Charlotte Gray

Gray is the color of drab. The word is synonymous with dull, boring, and any other similar word. "Gray" is the perfect last name for Charlotte Gray, the title character in the adaptation of Sebastian Faulks' novel. Charlotte Gray the movie is simply boring. It never manages to achieve any sort of excitement or romance, it just sort of chugs along. It was bound to happen to Cate Blanchett, quite possibly the hardest working actor in Hollywood right now. In the past year or so, she had roles of varying degrees in The Shipping News, The Fellowship of the Ring, Bandits, The Gift, and The Man Who Cried. Except for The Fellowship of the Ring, none of those movies were that good, and Charlotte Gray continues that trend. Sure, Blanchett can act the heck out of a role, but she needs to start picking movies that have the same quality as her performances.

Gray is a British woman who falls in love with Peter Gregory (Rupert Penry-Jones, Virtual Sexuality, Still Crazy), a pilot. They have a brief but passionate relationship before he goes missing in France. This inspires Gray, who speaks French, to volunteer to go to France as a spy for the Allies. She tells them she wants to help, but in actuality she believes she can find Gregory. In France, she meets Julien Lavade (Billy Crudup, Almost Famous, Waking the Dead), a Communist and member of the French Resistance. Gray acts as a courier for the British and helps Lavade and his Allies in their small battles against the Nazis. Lavade is idealistic, handsome, and single, and it is inevitable that the two begin to fall in love.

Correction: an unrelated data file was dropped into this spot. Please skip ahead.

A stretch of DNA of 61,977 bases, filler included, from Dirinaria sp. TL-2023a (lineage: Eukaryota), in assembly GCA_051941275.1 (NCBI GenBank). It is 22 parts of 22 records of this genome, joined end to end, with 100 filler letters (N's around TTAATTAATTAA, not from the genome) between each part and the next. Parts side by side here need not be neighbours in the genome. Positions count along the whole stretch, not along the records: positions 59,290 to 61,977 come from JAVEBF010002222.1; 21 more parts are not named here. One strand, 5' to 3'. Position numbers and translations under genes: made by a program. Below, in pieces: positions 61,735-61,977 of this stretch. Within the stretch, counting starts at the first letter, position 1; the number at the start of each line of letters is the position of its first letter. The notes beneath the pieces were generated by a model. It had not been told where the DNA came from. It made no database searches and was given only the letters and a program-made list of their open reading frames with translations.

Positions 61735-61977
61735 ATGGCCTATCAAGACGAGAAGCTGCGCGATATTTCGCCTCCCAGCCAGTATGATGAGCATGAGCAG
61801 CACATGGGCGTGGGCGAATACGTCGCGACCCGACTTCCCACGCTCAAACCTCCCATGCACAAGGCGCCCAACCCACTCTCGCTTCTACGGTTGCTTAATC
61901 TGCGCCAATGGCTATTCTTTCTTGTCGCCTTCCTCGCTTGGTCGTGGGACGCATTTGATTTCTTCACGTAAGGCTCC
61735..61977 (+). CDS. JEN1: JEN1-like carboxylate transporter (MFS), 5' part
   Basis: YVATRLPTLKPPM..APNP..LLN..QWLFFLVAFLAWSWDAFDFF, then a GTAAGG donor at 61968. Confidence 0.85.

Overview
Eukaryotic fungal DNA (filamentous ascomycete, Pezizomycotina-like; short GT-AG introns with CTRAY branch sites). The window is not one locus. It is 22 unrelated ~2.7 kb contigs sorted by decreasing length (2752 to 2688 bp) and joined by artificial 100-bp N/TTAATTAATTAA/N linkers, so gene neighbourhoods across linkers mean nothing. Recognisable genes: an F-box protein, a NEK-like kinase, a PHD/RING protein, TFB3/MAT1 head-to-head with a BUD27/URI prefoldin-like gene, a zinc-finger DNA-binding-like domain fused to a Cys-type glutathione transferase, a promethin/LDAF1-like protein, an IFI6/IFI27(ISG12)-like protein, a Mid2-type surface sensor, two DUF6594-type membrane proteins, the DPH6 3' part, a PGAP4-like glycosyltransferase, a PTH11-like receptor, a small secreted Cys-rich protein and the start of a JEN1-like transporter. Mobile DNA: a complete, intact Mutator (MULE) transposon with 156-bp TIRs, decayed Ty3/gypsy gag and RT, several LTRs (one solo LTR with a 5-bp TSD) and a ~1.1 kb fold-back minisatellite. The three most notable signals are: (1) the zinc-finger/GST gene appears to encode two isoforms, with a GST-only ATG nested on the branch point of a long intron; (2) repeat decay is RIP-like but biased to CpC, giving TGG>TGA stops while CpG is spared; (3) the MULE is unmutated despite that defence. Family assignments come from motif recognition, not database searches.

Crudup is another great actor, and like Blanchett, has nothing to do here. In his other films he has a charismatic presence completely lost here behind the brash Communist character. As a character, Gray is uninteresting because no one can identify with her. Director Gillian Armstrong (Oscar and Lucinda, Not Fourteen Again) moves quickly over Gregory and Gray's relationship, making Gray's deep love look like a quick infatuation. Worse, it makes her trip to France look more like an impulsive act rather than one born of deep love. Moreover, she is a horrible spy. She manages to bungle her major assignments, and it is a wonder that Lavade still has an interest in her. Lavade is intense about his emotions, the opposite of Gray. Her sense of loss defines her. She is quiet, withdrawn, unsure, and frequently nervous and edgy.

Armstrong and screenwriter Jeremy Brock (Mrs. Brown, The Widowmaker) never seem to know quite what to make of Gray. Their lack of direction and character definition is what contributes to a general sense of blah. The only animated character is Levarde (Michael Gambon, Gosford Park, Perfect Strangers), Lavade's father. He is a bitter, crotchety old man, who, if he were a women, would be played by Judi Dench. Another annoying aspect of Charlotte Gray is its exclusive use of English. In Britain, people speak with an English accent. In French, they speak English with a French accent. Only the Germans speak their native tongue. Sure it makes the movie more accessible, but it also cheapens the dramatic effect. Blanchett speaks English continuously, making Gray's meager skills as a spy even less impressive. In Charlotte Gray, Armstrong was trying to make a movie dealing with grand themes like love and loss, but fails to achieve these lofty goals. Oh well, at least the scenery is pretty.

Mongoose Rates It: Not That Good.
2 hours, 1 minute, Rated PG-13 for some war related violence, sensuality, and brief strong language.

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